CS 291A/MAT 235: Computer Imaging
Day and time:
TR 3:00 - 4:50
Note that the first class meeting will be on Tuesday, September 27.
This course is about digital images (and video): how they are created, stored, compressed, transmitted, displayed, processed, and used in various applications. This is not a course on computer vision, image processing, or computer graphics - rather, it is a course that is in many ways complementary to these other subjects. Background in these areas is not required, although students who have some background in these subjects can also learn a good deal of valuable information in this course.
Computer imaging, visual computing, digital imaging.... Whatever one calls it, imaging is becoming increasingly important in computer- and communication-related fields. As computational power and bandwidth increase, more and more use is being made of images, video, and 3D in all sorts of applications and environments. Imaging is central to communications, entertainment, human-computer interaction, medicine, meteorology, transportation, space exploration, etc.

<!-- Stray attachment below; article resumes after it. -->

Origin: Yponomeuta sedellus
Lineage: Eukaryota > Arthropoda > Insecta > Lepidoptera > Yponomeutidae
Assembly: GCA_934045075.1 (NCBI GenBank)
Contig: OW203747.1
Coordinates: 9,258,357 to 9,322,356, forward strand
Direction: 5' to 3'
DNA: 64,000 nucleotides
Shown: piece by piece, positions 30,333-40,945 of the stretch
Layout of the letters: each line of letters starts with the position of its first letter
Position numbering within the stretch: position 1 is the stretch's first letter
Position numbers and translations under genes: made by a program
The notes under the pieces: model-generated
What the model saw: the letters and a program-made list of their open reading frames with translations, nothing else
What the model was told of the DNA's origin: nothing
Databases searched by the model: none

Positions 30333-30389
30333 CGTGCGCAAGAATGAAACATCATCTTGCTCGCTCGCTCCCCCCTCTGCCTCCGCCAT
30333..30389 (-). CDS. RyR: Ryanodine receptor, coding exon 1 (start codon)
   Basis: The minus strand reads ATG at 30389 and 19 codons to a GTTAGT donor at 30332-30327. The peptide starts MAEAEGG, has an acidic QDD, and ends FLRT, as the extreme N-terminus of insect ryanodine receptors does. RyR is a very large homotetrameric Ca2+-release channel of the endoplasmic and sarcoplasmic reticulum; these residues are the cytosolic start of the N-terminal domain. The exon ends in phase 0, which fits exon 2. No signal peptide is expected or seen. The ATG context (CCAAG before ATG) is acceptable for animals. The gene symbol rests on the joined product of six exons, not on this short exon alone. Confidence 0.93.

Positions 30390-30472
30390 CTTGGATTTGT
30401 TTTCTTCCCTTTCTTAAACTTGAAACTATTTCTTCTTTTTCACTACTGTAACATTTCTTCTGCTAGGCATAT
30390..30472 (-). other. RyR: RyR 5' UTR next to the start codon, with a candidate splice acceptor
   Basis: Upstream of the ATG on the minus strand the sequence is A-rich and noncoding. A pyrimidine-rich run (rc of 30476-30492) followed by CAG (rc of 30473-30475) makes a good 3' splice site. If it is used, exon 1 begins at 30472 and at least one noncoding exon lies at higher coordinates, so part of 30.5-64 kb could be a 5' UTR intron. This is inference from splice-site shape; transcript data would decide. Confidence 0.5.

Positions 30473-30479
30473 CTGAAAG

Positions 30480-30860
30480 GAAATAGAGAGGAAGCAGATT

There are many types of image sources, imaging technologies, imaging systems, and applications of imaging. It is beneficial for people involved in various aspects of imaging to have a solid foundation in the range of relevant areas. For example, people working in image compression should understand specifically how the images are formed in order to take advantage of inherent constraints or redundancies caused by the imaging process. Similarly, engineers who design cameras should understand how their engineering decisions will impact people using those cameras for medical imaging or videophones.
In this course, we will explore the digital imaging process, from light and image formation to image processing to display systems, and investigate particular applications of imaging. Topics may include:
The physics of light, optics and image formation
Camera sensor technologies
Infrared (and other non-visible) sensing
Compression of image and video
Automobile imaging systems
By the end of the course, students will understand how digital images are formed in detail, the implications of various imaging technologies and standards, the fundamentals of image processing and related areas, and how imaging systems are used in a variety of applications.